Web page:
• The information we have is either incomplete or imperfect. Read about a related cognitive bias I wrote about called the Ambiguity Effect.
  • We face time constraints.
  • We are overwhelmed by the fear of making a bad decision; uncertainty further clouds our ability to choose.
  • We haven’t set clear criteria on how to make a decision.
  • If we have set some criteria, we don’t give each of the criteria equal weight.
  • We have a limited list of alternatives.
  • We don’t have time to evaluate all the alternatives.
  • At some point, we say: “I can’t know everything: This is good enough for now. Looking and researching any longer is going to cost me precious time, and time is money!”

I would wager a bet that if you have tried to decide on a movie to watch on Netflix, Hulu, Amazon Prime, Disney Plus, or HBO on a Friday night with your partner, you’ve tested Bounded Rationality decision-making to some extent.

For the love of bacon: Bounded Rationality in common life

Like everyone else in England and America, most of us have grown up eating bacon, sliced ham, and other sandwich meats for nearly our whole life. Our love for bacon is so severe, we’ve put it on desserts, like maple donuts. Yet for decades, research has shown the use of “nitrates” to “cure” bacon has equal amounts of carcinogens as cigarettes.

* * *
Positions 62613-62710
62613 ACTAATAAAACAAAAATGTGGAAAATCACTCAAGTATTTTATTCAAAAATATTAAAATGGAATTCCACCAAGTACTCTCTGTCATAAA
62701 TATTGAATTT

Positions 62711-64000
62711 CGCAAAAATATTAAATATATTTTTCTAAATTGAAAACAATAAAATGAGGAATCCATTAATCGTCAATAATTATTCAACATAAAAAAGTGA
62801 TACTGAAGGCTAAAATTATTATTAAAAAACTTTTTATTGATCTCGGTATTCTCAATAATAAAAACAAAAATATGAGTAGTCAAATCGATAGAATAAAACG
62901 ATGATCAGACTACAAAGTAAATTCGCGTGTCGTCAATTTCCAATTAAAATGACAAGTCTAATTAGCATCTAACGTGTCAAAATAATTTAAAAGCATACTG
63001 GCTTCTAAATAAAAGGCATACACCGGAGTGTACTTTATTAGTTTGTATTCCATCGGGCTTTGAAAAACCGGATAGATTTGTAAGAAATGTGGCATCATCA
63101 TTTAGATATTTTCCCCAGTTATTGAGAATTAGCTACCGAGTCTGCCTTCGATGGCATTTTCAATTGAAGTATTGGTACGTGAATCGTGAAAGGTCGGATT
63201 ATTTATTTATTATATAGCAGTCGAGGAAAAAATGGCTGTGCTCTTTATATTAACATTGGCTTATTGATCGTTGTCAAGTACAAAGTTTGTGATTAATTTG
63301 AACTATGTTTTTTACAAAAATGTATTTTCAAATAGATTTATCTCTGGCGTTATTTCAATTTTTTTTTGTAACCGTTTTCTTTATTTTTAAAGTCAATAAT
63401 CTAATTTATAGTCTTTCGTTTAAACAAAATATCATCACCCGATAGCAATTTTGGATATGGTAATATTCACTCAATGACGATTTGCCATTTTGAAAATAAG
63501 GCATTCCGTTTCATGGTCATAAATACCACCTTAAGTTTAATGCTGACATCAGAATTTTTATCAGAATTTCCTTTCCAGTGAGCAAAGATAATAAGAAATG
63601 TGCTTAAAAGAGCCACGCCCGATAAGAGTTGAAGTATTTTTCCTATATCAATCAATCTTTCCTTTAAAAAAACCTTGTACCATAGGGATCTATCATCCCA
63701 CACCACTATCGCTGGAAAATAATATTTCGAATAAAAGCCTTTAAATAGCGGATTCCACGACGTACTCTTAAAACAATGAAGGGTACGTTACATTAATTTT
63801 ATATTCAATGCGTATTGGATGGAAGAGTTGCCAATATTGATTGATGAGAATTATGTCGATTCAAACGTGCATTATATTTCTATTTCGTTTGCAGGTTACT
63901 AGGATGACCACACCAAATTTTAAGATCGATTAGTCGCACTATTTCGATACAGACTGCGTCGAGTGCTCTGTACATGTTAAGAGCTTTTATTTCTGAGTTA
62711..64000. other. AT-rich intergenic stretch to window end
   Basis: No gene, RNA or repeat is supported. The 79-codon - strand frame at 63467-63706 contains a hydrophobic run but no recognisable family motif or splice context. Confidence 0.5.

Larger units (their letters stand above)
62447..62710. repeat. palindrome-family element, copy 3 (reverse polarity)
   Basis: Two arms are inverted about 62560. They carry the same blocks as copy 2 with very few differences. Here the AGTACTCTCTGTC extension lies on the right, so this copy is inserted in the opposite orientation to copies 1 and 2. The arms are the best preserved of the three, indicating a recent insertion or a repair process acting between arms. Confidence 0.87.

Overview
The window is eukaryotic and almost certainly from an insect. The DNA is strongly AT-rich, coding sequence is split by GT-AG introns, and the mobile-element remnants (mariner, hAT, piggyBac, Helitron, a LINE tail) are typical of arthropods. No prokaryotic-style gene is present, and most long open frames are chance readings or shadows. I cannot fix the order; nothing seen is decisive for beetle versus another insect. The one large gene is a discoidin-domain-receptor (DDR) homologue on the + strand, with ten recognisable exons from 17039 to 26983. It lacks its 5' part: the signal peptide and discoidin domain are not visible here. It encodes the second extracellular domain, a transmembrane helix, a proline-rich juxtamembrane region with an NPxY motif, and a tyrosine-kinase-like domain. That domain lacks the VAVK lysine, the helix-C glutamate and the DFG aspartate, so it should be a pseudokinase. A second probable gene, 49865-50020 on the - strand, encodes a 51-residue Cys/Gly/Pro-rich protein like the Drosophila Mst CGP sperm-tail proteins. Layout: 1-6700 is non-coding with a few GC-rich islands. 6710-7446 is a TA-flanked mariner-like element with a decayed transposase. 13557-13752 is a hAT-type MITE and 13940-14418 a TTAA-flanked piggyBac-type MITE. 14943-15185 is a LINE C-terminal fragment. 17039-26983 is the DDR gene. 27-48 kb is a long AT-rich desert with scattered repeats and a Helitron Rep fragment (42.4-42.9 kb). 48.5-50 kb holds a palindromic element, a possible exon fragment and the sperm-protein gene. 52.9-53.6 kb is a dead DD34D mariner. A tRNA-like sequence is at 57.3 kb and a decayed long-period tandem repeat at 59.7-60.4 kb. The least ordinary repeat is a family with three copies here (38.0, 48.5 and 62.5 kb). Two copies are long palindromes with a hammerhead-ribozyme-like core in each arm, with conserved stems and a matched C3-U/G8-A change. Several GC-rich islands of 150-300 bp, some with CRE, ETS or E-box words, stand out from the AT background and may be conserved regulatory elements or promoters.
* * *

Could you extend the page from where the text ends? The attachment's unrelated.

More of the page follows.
Under Rational Assumption, we’d have read all information about the meat processing of bacon, and be able to logically see that if bacon causes cancer, and we cared about our health over the arc of our lifetime, we’d stop eating bacon. “Nitrate-free” labels might attract us to buy bacon, but if we read the label and see that the “preserving” process used celery powder, then we’d catch that as a substitute for nitrate that had the same carcinogenic effect and not buy it.

But our behaviors seem to throw all rationality out the window. Most of the time logic or facts do not inform our decision-making. Instead, the taste of crispy, greasy bacon overcomes our senses. Sensorially overcome, the smoky burnt bit that is likely going to cause cancer, overrides rationality.

Instead, we say to ourselves: “What’s a little bacon going to do, kill me?” And in your head echoes the Adam Ant song “Goody Two Shoes.” “Don’t drink, don’t smoke, what do you do?” We buy the bacon, and revel in our not so goody-goody sin.

How Bounded Rationality nudges augmented decision-making.

How Bounded Rationality nudges augmented decision-making

Given the vast amounts of information about everything these days, consumers can’t possibly keep up. We have turned to Google searches to help us, sift through and create a hierarchy of information for us, for nearly everything we do.